The Rope Pump is a highly efficient, modern and low cost pump and one of the few designs that can truly be operated and maintained totally at a village level. There are various modern developments of the ancient design but the basic design of all pumps is a continuous loop of rope with pistons (or plastic washers) attached to it, the rope passes up through a plastic pipe with only a small clearance, thus allowing the pistons to push the water up and out of the top of the pipe.
Rope pumps have proven highly successful and there are hundreds of thousands of pumps in use world wide and used for anything from community and domestic water supply to irrigation and cattle watering. For irrigation, it can be used as a simple surface water diversion pump. For wells down to 35 m, rope pumps are often five times cheaper and more sustainable than standard piston pumps. Rope pumps can be powered by hand, bicycle, motor, horse, or wind power.
The almost intuitive design is known by many other names including the paternoster (after the beaded prayer chain it resembles), liberation or rope-and-washer pump. It is a relatively recent development of the ancient chain-and-washer pump. Evidence of the chain-and-washer pump dates back as far as two thousand years, to feudal China . The earliest report of the design in the west is cited  as that illustrated by the Sienese early renaissance engineer, Tacolla, circa 1433 , a copy of which is given in the figure to the right . In the 1970 and 80s the basic design was developed by numerous individuals, the most prominent of which were Alberts , Haemhouts   and Lambert . and Thorpe. They applied the simple design as a tool aimed at economic and social development. They took advantage of low cost and versatile modern plastics to produce the modern rope-pump design.
 Suitable conditions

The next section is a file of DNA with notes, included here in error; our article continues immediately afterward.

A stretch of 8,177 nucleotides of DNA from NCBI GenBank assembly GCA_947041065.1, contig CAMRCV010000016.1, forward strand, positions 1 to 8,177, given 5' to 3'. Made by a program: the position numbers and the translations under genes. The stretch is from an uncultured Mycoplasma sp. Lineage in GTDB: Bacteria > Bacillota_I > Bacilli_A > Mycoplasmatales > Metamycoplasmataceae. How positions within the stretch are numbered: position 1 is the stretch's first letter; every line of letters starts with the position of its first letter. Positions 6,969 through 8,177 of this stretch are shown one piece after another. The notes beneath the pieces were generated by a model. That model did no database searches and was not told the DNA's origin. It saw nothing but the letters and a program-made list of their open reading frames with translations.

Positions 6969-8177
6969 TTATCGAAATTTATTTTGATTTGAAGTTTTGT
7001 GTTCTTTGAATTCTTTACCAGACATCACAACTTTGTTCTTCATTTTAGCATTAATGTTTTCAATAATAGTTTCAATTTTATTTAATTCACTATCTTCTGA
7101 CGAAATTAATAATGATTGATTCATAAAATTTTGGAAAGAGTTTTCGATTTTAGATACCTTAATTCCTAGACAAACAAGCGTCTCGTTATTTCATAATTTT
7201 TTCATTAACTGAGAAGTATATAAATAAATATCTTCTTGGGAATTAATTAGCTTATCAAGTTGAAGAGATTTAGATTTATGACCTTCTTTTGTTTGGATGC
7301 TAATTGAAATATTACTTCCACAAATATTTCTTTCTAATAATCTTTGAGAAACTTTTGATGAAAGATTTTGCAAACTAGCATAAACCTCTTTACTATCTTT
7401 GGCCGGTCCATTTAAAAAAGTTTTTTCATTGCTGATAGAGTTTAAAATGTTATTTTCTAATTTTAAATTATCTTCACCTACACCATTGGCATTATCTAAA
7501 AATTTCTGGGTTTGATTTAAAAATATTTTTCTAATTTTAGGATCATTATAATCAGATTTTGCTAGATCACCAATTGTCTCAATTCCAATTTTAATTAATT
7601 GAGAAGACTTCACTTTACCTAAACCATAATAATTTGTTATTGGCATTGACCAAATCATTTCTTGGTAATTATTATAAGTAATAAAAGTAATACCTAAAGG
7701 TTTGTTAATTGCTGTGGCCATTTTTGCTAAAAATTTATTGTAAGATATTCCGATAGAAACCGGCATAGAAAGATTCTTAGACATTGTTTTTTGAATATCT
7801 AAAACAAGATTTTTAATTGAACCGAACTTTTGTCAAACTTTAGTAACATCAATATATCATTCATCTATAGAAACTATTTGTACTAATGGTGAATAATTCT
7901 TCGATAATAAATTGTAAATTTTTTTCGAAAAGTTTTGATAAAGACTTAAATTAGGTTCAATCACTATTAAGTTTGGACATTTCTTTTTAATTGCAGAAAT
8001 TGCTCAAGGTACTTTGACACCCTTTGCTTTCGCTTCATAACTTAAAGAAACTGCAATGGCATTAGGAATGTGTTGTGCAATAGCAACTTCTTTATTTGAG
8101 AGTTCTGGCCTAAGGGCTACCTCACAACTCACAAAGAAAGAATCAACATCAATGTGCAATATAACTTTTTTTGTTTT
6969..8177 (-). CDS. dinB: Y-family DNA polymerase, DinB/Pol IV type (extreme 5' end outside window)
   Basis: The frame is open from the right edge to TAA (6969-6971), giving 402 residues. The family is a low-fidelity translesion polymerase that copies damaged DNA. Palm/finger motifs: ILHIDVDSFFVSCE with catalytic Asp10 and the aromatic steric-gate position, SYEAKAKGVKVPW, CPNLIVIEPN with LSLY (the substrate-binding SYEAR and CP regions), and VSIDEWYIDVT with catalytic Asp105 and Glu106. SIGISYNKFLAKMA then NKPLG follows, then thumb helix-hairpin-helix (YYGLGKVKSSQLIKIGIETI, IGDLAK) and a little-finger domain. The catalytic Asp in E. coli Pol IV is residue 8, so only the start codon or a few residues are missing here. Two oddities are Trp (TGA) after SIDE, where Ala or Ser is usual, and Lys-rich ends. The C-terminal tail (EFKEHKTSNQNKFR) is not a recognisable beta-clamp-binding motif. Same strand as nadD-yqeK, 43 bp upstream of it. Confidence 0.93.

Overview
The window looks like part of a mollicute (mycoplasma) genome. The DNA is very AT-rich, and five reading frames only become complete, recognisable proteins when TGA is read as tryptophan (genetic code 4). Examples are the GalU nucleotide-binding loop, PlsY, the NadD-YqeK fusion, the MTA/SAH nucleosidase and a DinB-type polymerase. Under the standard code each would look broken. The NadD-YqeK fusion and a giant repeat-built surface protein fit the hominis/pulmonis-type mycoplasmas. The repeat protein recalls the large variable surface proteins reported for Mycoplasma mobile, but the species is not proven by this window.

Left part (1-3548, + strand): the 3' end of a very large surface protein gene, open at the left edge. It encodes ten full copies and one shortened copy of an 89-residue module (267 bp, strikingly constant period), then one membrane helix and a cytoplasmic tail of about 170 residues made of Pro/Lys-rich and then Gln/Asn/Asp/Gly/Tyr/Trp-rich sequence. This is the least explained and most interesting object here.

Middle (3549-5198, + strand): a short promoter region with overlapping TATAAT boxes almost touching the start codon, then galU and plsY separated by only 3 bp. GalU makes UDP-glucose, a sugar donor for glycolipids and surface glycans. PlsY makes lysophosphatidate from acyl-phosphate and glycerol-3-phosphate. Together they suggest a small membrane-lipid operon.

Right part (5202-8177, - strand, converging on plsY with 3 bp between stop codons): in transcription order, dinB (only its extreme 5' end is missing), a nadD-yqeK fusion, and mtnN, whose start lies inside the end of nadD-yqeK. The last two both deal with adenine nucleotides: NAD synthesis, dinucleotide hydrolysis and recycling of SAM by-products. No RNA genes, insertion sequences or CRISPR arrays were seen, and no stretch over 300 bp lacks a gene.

A rope pump can be used to draw water from wells or boreholes. Applications include communal wells, households, irrigation, and cattle watering.
One person can draw water up to 35 m, two persons can pump to 60m (using a second crank). A rope pump can be driven by hand, windmill, motor, bicycle, and animals. A rope pump can pump 40 litres / min from 10 meters depth. It is most commonly used at depths less than 50m.
Some 70,000 rope pumps are in use in Nicaragua, 20,000 in Mexico, Honduras, Guatemala, El Salvador, Ethiopia, Ghana, Senegal, Tanzania, Zambia, Mozambique, Zimbabwe, Cambodia, India, Vietnam, and others. In total, the Rope pump is used in over 30 countries.
The pump can be used by single families, or up to 20 families (100 people).
| - Significantly cheaper (up to 5 times) than piston pumps. |
- If made well, one pump can supply up to 250 people as experiences in Nicaragua, Ghana and other countries indicate. However, suggested use is for maximum of 20 families (100 people)
| - The rope pump is easy to copy, but bad copying (materials, construction) leads to early break down.
- Lack of maintenance and installation errors, can lead to early wearing out or breakage of pump parts
 Construction, operations and maintenance
Many different types of rope pump exist, powered by hand, bicycle, wind, horse, etc.
Similar to piston pumps, a cement slab and a good soak away are needed to avoid splash water becoming a cause for pollution.
- Pumping depth (Lift): 0 to 30m
- Cylinder diameter: 28 mm to 42 mm, depending on depth
- Piston: Plastic pistons spaced at 1 m
- Yield: (75 watt input, at 5 m head) ~ 4.5 m³/hour
- Population/field area served: 0.25 hectare
- Type of well: dug well or borehole
The rope pump can be produced with locally available standard materials and local skills, such as an artisan workshop.
The frame is welded from mild steel. The handle axle is a mild steel pipe (some design use bearings, either ball bearings or wooden bearings, other employ a steel bushing. The pulley wheel is assembled by fitting the cut-off sides of a tyre on a rim, which generates a nice 'v' shape which provides good traction on the rope. The ropes are made of Polyethylene, Polypropylene, or Polyamide fibres varying from Ø 4 to Ø 8 mm. Natural fibres are not suitable, as they will lengthen when wet, and degrade too fast. The pistons are injection moulded plastic with no seal. The rising main are PVC pipes ranging from 20-50mm diameter (depending on lift). The guide box can be made of concrete with a ceramic insert (some designs use cast in glass bottles), or made of wood with a pvc lining.